I converted a csv file to projected SpatialPointsDataFrame in R, input it to bkde2D, converted the result to raster, saved the raster to a TIFF, and input that raster into the GME Isopleth tool.

Here is my R code:

    data = read.csv("_PolarBearData.csv", na.strings = "NA", header = T)
    oldproj = "+proj=longlat +ellps=WGS84 +datum=WGS84"
    myproj = "+proj=stere +lat_0=90 +lon_0=-55 +k=1 +x_0=0 +y_0=0 +ellps=WGS84 +datum=WGS84 +units=m +no_defs +towgs84=0,0,0"
    coords = cbind(data$longitude, data$latitude)
    spdata = SpatialPointsDataFrame(coords, data, proj4string=CRS(oldproj))
    # ensure it's projected
    spdata = spTransform(spdata, CRS(myproj))

    # KDE parameters
    xy = cbind(coordinates(spdata)[,1], coordinates(spdata[,2])
    bandwidth = 34390
    grid_x = 130
    grid_y = 288

    # Run KDE and save to raster TIFF
    datakernel = bkde2D(xy, bandwidth, gridsize=c(grid_x, grid_y))
    ras = raster(list(x=datakernel$x1, y=datakernel$x2, z=datakernel$fhat))
    writeraster(ras, paste("mydata", '.tif', sep=''), "GTiff", overwrite=T)

Next I ran this GME code to produce 95% volume contours:


Here is an image of my output: Bad GME Isopleth

Black-to-white raster (background) represents a KDE generated in R with "bkde2D" from the KernSmooth package. The yellow points were the input to the KDE. The red line shows the 95% isopleth generated in GME. GME is stretching the contours south when the input is an untampered TIFF from R, but otherwise, if the raster is from Arc for instance, GME produces correct contours. Why does this happen?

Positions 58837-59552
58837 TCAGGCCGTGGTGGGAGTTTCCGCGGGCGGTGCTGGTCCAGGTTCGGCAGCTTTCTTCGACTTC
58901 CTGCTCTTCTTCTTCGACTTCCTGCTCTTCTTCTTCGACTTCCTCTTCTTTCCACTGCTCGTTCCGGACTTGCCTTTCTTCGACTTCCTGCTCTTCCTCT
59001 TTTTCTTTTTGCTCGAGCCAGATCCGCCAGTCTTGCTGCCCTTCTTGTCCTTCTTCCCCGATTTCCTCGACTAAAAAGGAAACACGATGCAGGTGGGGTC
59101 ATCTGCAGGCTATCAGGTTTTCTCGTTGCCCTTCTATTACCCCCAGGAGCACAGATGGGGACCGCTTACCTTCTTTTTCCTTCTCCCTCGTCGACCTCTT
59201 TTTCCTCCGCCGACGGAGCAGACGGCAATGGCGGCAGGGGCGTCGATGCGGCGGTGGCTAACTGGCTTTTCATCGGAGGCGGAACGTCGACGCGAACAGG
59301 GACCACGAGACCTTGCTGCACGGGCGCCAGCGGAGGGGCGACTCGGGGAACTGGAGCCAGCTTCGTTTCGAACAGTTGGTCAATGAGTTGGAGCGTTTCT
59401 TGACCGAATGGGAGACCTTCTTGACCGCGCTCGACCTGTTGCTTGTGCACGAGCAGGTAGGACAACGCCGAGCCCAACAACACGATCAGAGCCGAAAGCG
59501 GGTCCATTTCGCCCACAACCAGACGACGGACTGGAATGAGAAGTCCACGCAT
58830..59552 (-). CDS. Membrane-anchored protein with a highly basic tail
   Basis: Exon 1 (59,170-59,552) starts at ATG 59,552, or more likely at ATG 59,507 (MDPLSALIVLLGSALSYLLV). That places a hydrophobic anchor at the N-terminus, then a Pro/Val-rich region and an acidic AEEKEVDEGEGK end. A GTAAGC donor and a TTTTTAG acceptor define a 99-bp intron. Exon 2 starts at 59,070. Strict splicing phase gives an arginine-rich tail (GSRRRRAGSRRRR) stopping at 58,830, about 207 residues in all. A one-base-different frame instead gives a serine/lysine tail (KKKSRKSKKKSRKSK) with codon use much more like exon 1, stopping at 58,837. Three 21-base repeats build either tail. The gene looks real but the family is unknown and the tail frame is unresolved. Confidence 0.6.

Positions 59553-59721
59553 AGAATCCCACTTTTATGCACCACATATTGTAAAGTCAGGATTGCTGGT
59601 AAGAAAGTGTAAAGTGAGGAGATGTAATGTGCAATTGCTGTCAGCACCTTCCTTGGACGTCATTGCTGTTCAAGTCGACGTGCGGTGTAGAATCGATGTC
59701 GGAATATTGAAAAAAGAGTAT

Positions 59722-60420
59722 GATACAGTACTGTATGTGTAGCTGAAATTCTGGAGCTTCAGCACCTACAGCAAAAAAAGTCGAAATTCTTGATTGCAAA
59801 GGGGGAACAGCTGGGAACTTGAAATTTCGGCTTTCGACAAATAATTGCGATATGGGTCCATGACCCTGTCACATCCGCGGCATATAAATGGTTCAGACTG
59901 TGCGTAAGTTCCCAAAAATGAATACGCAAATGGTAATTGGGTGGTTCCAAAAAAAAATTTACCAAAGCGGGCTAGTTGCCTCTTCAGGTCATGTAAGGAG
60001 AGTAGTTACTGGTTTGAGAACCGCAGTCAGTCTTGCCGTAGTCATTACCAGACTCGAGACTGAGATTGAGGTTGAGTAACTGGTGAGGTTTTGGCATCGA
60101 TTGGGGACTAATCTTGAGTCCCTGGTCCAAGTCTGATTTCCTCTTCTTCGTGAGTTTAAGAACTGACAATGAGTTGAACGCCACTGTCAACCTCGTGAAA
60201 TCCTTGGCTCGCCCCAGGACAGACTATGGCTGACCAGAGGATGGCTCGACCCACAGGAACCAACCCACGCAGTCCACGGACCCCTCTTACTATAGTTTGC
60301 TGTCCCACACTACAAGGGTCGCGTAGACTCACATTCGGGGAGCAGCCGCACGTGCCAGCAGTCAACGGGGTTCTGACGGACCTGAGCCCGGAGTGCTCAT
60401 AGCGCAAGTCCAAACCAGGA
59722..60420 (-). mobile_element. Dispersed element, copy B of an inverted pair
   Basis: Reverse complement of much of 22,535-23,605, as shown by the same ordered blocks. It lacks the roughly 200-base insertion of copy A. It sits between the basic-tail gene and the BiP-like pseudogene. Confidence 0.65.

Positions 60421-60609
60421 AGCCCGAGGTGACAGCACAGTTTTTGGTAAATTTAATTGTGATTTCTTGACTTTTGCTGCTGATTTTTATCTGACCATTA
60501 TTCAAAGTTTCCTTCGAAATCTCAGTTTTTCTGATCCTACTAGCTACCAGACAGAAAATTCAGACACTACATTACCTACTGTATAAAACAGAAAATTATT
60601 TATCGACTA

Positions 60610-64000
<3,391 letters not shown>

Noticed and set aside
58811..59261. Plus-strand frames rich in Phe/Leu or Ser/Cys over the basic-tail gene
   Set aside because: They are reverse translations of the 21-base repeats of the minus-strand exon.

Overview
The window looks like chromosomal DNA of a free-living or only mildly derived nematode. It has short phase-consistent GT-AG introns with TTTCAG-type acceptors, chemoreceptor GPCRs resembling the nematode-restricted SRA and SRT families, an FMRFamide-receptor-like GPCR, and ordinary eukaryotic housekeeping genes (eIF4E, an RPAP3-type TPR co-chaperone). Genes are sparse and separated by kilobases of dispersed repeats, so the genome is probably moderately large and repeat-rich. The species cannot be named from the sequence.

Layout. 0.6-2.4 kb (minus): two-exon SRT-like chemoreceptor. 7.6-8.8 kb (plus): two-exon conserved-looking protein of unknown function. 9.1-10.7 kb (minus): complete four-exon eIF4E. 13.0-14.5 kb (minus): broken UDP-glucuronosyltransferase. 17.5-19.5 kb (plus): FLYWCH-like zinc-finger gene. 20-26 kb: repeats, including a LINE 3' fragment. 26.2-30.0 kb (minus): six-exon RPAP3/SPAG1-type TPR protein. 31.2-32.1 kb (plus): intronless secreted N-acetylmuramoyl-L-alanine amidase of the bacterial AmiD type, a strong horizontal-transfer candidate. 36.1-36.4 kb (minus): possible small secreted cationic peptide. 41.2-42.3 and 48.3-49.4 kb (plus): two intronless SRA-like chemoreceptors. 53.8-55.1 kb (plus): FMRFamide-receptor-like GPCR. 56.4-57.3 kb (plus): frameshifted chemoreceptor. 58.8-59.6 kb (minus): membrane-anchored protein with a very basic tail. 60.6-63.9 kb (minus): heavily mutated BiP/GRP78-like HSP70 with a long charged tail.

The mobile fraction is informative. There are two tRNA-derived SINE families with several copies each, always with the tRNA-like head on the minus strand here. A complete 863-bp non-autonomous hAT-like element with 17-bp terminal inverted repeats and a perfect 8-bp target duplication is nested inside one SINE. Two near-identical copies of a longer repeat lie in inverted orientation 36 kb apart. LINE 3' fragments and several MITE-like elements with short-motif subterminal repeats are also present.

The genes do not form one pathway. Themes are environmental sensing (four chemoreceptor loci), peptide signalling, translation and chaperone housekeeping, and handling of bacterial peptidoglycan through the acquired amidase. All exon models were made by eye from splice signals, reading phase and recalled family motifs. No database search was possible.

UPDATE: I should also mention that I added the raster from R directly into ArcMap, and it had an unknown CRS even though I specified it in R (at least, for the input). I tried using Define Projection to fix this, but GME still produces the same output. The raster itself has coordinates that make sense (it matches the point clusters in the image), but GME is not producing good isopleths from it.


1 Answer 1


No idea as to where GME may be failing. The software is opaque, with no source code to examine. As such, there is no way to know what method has been implemented or what the source of the problem may be.

Here is a solution for deriving percent volume in R. It may be good for you to compare results to ensure that there are no issues with your data.

  • Thank you so much! I will look into this. Earlier today I tried to use quantile with rasterToPolygons, passing in clump(ras>=quantile), but it produced these strange, not very smooth, small contours around my data. Not even sure if clump would produce what I want in theory.
    – Wassadamo
    Commented Sep 16, 2015 at 0:26
  • That raster.vol function, along with rasterToPolygons(x=p95, fun=function(x) {x==1}, dissolve=T) does the trick. Thanks!
    – Wassadamo
    Commented Sep 21, 2015 at 16:57

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